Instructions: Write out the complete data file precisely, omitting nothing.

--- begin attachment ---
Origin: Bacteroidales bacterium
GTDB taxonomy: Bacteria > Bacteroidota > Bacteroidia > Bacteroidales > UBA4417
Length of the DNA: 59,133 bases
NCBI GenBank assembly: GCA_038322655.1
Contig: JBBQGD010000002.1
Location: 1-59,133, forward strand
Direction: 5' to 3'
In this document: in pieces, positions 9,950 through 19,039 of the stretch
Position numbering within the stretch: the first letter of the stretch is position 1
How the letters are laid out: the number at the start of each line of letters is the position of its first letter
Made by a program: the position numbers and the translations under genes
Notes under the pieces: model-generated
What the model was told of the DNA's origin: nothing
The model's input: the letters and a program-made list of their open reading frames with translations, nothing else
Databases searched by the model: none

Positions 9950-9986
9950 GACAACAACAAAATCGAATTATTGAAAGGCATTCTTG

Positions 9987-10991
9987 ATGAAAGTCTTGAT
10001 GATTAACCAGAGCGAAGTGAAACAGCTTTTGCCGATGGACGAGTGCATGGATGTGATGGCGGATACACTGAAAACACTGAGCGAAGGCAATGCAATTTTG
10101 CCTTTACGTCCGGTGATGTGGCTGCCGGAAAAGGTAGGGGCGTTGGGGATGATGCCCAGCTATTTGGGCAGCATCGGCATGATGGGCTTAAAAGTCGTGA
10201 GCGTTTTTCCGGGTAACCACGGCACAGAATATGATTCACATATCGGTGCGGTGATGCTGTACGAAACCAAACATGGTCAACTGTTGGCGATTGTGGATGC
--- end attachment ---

Origin: Bacteroidales bacterium
GTDB taxonomy: Bacteria > Bacteroidota > Bacteroidia > Bacteroidales > UBA4417
Length of the DNA: 59,133 bases
NCBI GenBank assembly: GCA_038322655.1
Contig: JBBQGD010000002.1
Location: 1-59,133, forward strand
Direction: 5' to 3'
In this document: in pieces, positions 9,950 through 19,039 of the stretch
Position numbering within the stretch: the first letter of the stretch is position 1
How the letters are laid out: the number at the start of each line of letters is the position of its first letter
Made by a program: the position numbers and the translations under genes
Notes under the pieces: model-generated
What the model was told of the DNA's origin: nothing
The model's input: the letters and a program-made list of their open reading frames with translations, nothing else
Databases searched by the model: none

Positions 9950-9986
9950 GACAACAACAAAATCGAATTATTGAAAGGCATTCTTG

Positions 9987-10991
9987 ATGAAAGTCTTGAT
10001 GATTAACCAGAGCGAAGTGAAACAGCTTTTGCCGATGGACGAGTGCATGGATGTGATGGCGGATACACTGAAAACACTGAGCGAAGGCAATGCAATTTTG
10101 CCTTTACGTCCGGTGATGTGGCTGCCGGAAAAGGTAGGGGCGTTGGGGATGATGCCCAGCTATTTGGGCAGCATCGGCATGATGGGCTTAAAAGTCGTGA
10201 GCGTTTTTCCGGGTAACCACGGCACAGAATATGATTCACATATCGGTGCGGTGATGCTGTACGAAACCAAACATGGTCAACTGTTGGCGATTGTGGATGC